More on Sharon “Killer” Keller Complaint


Death penalty enthusiasts are chortling about Judge Sharon Keller’s action in closing the courthouse doors to Mr. Richard. A common theme among their responses is “blame the lawyers.” One [anonymous] sample, in comments to my first post on the subject:

Why didn’t the lawyers who needed to file do so BEFORE the court closed????? That is the most ridiculous thing I have ever heard. She closed on time, so you’re filing a lawsuit against her?

HELLO???? Is anyone out there?????

Apparently not. Get real. You’re supposedly fighting for a man’s life and are running 20 minutes late? What a JOKE!!!!!!!!

Here’s Houston criminal-defense lawyer Troy McKinney’s (an HCCLA past president and, more importantly, my attorney) reply to the argument that Keller was just following the rules, from comments on today’s Houston Chronicle editorial calling for Keller’s ouster:

The Supreme Court of the United States did not grant certiorari on the case involving the chemicals used in the death solution until that day. There were not days and weeks to prepare. There was less than one full day. As I understand it, it took until afternoon to get the materials that were used to obtain the review in DC and then the rest of the afternoon to draft the materials for the Court of Criminal Appeals. Although the Texas Supreme Court allows email or fax filing of emergency matters, Judge Keller also refused to allow the petition and motion to be filed by fax or email. The court even refused to allow a single copy to be filed immediately and the remaining 11 required copies (of the several hundred page document) to be filed shortly thereafter. At 5:20 p.m., when it was ready to file, the doors to the clerks office were locked so there was no way to get it to the people at the court (including in the clerk’s office) who were still at the court.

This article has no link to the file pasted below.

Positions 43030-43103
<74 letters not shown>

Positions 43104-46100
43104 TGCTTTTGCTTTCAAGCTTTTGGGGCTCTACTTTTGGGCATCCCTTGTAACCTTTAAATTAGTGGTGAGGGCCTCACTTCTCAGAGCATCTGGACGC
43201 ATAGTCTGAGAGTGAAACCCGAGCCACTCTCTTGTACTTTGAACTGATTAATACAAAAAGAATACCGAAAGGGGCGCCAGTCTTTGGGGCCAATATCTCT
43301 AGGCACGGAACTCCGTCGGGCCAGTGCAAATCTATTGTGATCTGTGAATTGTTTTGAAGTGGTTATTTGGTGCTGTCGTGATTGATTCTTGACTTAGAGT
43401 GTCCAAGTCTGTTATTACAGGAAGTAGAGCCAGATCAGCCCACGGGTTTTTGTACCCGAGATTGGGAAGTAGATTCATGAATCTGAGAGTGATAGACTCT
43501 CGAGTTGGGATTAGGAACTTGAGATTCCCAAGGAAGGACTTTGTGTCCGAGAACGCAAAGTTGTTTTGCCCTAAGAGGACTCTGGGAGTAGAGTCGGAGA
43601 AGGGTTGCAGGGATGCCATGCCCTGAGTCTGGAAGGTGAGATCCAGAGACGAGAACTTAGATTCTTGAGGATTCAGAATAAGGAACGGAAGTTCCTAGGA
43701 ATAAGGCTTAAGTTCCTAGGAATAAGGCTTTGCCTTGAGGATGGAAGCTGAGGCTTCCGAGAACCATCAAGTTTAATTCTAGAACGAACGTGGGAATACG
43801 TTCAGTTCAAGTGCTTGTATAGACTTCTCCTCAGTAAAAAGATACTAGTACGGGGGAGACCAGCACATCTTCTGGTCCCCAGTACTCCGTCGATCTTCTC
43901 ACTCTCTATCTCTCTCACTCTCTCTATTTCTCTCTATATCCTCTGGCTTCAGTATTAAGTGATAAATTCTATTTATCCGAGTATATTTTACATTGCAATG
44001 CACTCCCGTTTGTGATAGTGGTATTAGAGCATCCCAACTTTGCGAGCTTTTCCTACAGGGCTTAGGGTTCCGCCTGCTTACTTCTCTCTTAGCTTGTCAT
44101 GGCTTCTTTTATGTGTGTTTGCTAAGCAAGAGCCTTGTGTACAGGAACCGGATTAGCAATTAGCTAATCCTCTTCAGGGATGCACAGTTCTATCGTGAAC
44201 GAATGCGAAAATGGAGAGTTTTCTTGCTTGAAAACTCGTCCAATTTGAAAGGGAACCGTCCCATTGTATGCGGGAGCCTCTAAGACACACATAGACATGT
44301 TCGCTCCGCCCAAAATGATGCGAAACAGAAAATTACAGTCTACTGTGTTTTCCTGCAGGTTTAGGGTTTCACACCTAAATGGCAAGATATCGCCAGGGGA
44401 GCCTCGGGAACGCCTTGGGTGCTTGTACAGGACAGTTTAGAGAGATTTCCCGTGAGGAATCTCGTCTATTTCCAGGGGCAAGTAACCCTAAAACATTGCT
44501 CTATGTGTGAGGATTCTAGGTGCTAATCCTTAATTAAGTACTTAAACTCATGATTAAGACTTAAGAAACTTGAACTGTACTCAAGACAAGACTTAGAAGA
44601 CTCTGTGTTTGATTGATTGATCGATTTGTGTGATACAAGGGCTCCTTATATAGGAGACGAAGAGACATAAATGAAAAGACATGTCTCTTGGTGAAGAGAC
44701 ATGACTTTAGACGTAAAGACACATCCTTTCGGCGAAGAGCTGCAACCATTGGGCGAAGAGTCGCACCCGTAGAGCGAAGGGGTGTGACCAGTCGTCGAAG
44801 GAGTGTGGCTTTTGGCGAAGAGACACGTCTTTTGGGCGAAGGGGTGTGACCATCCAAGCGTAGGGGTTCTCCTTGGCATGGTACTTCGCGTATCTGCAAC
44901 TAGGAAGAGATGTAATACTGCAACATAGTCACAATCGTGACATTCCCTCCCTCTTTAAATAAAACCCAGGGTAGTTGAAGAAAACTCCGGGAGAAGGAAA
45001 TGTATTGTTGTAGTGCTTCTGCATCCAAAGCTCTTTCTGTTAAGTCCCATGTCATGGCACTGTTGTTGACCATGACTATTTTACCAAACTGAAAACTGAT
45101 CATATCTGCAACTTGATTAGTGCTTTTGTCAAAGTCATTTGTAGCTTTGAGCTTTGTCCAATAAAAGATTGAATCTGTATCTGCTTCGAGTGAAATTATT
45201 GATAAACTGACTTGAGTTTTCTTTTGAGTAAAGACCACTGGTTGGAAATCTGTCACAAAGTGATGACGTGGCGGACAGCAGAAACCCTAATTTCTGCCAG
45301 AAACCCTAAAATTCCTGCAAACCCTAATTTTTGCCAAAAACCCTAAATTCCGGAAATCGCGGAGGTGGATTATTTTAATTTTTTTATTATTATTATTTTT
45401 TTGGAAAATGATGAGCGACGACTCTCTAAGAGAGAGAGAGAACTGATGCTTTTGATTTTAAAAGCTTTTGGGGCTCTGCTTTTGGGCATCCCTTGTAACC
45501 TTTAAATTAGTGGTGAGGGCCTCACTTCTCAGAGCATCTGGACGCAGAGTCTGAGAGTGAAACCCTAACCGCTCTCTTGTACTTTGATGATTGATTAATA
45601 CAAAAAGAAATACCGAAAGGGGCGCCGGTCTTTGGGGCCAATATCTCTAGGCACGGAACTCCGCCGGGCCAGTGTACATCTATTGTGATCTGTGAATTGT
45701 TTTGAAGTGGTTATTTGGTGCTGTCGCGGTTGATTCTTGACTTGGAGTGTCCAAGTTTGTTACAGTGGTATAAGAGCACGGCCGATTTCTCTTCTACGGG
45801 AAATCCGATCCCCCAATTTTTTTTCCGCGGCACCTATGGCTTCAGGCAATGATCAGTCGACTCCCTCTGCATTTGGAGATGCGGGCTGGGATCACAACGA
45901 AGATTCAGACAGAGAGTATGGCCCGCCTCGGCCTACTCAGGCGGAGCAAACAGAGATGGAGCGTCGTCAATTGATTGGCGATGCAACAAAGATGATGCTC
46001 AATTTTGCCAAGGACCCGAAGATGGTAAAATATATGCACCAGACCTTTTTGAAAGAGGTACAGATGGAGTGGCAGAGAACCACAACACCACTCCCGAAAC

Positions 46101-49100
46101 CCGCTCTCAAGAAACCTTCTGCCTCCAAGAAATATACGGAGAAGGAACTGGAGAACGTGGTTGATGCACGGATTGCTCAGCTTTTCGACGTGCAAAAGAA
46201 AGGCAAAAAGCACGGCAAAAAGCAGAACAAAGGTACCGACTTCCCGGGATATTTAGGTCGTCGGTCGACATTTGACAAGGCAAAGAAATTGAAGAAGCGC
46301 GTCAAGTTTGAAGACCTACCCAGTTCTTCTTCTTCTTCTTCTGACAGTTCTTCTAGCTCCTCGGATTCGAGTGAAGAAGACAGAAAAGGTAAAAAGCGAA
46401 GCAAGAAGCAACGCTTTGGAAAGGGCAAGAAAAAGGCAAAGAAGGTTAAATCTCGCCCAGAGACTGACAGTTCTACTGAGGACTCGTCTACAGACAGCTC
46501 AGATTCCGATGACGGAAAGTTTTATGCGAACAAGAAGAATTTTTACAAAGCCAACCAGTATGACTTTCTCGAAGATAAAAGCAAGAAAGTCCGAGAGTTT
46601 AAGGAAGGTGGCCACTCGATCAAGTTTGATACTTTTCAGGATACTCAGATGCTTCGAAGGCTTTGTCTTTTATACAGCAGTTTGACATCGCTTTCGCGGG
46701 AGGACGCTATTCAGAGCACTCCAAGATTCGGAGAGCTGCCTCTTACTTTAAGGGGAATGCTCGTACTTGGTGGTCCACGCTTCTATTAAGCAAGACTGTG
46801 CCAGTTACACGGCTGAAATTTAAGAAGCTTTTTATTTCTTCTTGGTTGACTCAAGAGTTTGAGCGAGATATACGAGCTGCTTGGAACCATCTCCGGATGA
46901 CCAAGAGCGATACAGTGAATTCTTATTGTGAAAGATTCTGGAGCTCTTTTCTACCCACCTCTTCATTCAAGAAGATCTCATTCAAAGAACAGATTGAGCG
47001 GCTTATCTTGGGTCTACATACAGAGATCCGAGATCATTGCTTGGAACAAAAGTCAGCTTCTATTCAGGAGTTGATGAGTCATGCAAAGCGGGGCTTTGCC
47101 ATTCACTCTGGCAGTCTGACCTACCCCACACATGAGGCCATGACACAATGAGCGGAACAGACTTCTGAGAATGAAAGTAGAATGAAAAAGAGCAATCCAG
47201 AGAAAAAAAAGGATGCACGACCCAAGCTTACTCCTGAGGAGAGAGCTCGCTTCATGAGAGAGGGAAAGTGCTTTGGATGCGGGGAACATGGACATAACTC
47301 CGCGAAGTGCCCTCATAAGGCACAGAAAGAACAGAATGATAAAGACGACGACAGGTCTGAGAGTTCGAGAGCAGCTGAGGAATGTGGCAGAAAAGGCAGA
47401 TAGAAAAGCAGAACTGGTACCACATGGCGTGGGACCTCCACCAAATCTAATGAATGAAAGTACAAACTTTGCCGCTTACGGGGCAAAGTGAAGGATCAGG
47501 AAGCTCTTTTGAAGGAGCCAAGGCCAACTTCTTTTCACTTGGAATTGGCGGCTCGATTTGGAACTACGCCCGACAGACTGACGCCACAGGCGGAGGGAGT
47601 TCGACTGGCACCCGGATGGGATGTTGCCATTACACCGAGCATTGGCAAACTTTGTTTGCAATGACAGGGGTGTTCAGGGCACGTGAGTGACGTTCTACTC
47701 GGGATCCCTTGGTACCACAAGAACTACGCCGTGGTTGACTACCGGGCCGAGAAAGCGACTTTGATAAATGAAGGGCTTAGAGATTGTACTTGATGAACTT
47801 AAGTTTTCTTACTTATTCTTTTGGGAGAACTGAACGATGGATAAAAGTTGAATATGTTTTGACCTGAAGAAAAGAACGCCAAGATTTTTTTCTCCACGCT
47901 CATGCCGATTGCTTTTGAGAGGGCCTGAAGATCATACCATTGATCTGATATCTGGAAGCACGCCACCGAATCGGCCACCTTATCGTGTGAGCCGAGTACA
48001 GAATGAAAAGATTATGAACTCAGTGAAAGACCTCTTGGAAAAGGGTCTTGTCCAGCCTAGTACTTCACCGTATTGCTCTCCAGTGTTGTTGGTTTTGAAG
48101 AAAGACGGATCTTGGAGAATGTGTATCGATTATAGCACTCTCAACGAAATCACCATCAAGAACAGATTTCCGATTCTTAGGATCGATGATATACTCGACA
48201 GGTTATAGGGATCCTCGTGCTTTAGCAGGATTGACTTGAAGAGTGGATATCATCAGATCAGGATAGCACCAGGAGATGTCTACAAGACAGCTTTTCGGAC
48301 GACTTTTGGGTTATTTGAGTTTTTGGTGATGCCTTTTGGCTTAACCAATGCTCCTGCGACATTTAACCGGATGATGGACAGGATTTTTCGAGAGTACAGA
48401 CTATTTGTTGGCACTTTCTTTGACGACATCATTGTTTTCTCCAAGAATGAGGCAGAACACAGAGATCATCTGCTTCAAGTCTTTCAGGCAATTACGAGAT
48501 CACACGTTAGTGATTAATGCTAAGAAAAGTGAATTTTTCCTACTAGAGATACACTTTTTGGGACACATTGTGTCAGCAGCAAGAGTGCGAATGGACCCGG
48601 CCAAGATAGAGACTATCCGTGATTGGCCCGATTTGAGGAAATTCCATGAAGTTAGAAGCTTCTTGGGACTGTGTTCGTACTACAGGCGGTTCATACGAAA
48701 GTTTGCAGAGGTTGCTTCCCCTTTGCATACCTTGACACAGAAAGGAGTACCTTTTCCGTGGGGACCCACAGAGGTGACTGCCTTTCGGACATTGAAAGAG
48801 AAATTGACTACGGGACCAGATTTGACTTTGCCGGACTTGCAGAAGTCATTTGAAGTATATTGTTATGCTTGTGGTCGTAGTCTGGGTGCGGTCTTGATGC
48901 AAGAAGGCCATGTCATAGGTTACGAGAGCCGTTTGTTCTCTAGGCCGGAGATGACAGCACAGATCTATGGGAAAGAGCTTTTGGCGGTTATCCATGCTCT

Never before has the Texas Court of Criminal Appeals not been available on the day, evening, or night of an execution to accept whatever, if anything, was to be filed — unless they were told in advance that nothing would be filed. Of course, here, Judge Keller through the clerk and staff was told that something would be filed and she made a conscious decision not to allow it be by closing the court and making the clerk’s office unavailable.

The decisions made by Presiding Judge Keller are inexcusable.

The Harris County Criminal Lawyers Association is also filing a complaint with the Judicial Conduct Commission. There will be over 100 local lawyers who sign it.

Various non-lawyers (including at least one Texas judge) have joined HCCLA’s complaint to the Texas Commission on Judicial Conduct against Judge Sharon Keller. If you didn’t get an opportunity to do so, you can join Texas Moratorium Network’s complaint, which appears to be substantially the same as HCCLA’s complaint and will be filed in two weeks.


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